After I finish my current round of editing, I have a few non-writing things to get out of the way and then I’ll be working on my new novel. I had started work on two others, but my heart wasn’t in them, so I hope this will be a case of third time is a charm rather than three strikes you’re out.
So … I envisioned my characters, sorted out the basic plot, and then thought about writerly things—like point of view and theme and structure and all that good stuff. Considering all those things is a necessary part of writing fiction, but what isn’t helpful is considering what I should write.
I know this and yet every time, I start something new, I find myself wondering if readers would think this story is stupid or boring or done to death … if this story will sell. It takes me awhile to forget about all that and settle down to write the story I want to write, the story I need to write.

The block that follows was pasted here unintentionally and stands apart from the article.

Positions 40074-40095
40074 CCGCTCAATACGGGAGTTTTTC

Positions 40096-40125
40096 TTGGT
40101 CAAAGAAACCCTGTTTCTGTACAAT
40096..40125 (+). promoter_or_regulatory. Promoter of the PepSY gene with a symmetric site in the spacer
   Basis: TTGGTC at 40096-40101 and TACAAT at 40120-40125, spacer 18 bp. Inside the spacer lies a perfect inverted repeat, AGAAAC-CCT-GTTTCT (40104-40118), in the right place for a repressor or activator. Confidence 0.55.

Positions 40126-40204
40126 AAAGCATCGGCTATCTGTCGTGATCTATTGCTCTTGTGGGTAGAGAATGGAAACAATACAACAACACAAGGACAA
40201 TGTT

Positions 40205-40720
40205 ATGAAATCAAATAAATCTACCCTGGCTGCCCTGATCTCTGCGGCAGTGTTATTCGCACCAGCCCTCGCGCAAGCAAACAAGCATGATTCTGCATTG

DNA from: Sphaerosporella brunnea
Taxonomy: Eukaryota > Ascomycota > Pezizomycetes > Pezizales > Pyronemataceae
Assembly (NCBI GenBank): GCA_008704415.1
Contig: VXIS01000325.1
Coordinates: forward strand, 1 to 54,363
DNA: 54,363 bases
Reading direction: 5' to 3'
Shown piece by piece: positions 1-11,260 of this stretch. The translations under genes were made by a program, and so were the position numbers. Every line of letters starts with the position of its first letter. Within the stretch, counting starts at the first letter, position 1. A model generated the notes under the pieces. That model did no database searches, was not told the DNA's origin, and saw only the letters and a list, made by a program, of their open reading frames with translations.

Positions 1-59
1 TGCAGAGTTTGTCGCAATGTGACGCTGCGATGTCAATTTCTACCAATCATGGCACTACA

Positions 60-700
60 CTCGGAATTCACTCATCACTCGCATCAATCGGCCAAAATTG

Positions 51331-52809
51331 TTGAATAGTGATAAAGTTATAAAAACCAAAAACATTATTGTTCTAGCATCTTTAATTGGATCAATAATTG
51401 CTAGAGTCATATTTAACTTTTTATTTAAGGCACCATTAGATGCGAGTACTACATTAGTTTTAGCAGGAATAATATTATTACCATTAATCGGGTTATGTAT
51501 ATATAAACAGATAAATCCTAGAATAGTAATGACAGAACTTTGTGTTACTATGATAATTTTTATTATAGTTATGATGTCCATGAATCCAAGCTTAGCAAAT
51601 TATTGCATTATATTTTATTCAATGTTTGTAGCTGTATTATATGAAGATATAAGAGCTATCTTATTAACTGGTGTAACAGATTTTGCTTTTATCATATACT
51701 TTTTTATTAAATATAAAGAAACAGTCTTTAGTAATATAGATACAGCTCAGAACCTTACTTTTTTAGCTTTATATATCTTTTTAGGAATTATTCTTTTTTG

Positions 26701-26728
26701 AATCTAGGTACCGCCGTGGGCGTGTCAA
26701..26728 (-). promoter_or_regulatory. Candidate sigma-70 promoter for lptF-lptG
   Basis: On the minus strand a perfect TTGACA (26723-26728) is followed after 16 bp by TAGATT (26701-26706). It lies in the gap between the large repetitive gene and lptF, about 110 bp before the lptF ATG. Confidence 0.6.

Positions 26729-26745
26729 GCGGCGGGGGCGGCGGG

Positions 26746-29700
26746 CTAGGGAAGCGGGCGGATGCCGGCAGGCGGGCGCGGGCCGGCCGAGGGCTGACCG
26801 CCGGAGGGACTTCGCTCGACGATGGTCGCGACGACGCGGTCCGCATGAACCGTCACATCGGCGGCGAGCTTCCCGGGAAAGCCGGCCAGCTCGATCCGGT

Then, the other day I read the following quote. These words are now on a sticky note above my work area.
“Close the door. Write with no one looking over your shoulder. Don’t try to figure out what other people want to hear from you; figure out what you have to say. It’s the one and only thing you have to offer.” ~Barbara Kingsolver
So now, go close your door.